Legislation proposed by Republican senators that would effectively stop the Federal Communications Commission (FCC) from enforcing net neutrality is unlikely to succeed, according to internet advocates.
The Freedom for Consumer Choice Act (PDF) was proposed by senator Jim DeMint of South Carolina and six other Republican senators.
The law would severely limit the ability of the Federal Communications Commission (FCC) to enforce net neutrality by thwarting attempts to reclassify internet access as a telecoms service as opposed to an internet service.
"The FCC's rush to takeover the internet is just the latest example of the need for fundamental reform to protect consumers," said senator DeMint.
"Congress must pass the Act to protect consumer choice in media services, preserve competition that drives down costs and drives up options, and prevent the loss of hundreds of thousands of jobs that the free market internet economy has created."
However, the Public Knowledge think-tank in Washington believes that the proposed law is based on outdated information and will harm rather than help American consumers, and has little chance of making it onto the statute books.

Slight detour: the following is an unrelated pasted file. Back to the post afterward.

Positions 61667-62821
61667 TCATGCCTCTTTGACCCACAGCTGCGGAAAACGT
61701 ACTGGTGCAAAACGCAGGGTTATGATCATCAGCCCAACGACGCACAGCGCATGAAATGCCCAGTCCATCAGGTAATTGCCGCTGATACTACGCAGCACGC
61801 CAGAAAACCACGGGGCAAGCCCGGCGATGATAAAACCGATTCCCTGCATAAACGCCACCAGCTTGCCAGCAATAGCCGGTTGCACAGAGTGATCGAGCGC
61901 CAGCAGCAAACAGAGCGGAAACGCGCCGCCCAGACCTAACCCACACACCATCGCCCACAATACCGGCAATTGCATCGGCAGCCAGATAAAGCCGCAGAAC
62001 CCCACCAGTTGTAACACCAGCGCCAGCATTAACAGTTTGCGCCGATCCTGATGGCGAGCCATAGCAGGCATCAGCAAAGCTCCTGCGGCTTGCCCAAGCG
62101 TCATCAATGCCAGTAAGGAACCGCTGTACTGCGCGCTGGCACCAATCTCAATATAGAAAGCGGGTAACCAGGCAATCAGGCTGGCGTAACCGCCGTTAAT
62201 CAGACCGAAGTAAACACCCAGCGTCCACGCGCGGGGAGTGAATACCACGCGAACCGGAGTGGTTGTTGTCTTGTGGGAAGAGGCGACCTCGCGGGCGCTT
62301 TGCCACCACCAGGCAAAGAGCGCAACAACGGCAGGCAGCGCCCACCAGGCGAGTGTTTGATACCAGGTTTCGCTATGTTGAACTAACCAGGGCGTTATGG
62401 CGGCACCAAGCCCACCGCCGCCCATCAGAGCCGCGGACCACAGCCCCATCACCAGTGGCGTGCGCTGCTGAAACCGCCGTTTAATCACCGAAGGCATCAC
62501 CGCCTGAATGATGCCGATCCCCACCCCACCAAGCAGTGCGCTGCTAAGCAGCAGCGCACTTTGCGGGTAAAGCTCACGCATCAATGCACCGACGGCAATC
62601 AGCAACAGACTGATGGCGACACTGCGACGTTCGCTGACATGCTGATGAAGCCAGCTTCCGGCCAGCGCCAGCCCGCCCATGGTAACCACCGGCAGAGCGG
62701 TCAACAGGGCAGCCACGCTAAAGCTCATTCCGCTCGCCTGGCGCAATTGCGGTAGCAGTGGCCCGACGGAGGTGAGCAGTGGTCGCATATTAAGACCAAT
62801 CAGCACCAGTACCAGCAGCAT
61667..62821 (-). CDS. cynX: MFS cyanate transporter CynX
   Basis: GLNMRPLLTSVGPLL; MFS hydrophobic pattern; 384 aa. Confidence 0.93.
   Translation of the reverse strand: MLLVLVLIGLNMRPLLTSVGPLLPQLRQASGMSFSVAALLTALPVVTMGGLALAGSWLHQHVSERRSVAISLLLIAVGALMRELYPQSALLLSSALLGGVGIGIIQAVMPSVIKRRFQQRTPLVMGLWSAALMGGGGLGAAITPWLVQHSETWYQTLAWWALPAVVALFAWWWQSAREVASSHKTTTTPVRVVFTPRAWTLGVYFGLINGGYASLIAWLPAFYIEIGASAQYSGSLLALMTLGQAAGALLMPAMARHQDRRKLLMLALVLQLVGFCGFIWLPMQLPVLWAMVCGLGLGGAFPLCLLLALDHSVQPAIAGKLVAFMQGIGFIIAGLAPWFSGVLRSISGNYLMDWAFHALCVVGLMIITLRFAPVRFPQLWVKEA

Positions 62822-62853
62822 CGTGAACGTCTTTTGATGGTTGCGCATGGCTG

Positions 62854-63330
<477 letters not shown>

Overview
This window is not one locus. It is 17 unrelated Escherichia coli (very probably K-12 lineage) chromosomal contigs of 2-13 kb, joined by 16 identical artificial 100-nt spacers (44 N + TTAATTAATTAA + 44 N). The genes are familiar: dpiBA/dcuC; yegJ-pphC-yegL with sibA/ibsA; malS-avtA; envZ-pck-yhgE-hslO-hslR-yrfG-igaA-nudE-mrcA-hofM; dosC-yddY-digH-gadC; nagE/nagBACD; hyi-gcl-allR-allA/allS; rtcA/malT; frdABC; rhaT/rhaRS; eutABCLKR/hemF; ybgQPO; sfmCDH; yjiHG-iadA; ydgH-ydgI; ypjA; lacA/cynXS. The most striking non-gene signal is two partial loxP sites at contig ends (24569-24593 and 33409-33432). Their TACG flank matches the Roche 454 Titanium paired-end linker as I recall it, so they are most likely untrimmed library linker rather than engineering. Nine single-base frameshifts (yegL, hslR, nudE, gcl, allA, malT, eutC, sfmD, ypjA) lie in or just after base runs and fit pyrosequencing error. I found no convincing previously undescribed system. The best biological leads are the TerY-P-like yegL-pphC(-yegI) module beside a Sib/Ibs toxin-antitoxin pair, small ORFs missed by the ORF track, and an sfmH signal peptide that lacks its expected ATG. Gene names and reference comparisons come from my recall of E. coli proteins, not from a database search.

"This Bill totally ignores some of the realities of the telecoms market," Art Brodsky, communications director at Public Knowledge, told V3.co.uk. "It doesn't have a good prognosis and it's not likely to get enacted anyway."
Brodsky explained that the Bill could be highly unpopular with rural voters in the proposers' states, and would eliminate the FCC's ability to enforce universal access to the internet for all Americans.
Many of the arguments for the legislation also rely on outdated or inaccurate data, and contain a broad measure of talking points supplied by the telecoms industry, according to Brodsky.
The proposed law is more about marking a political line in the sand, he said.
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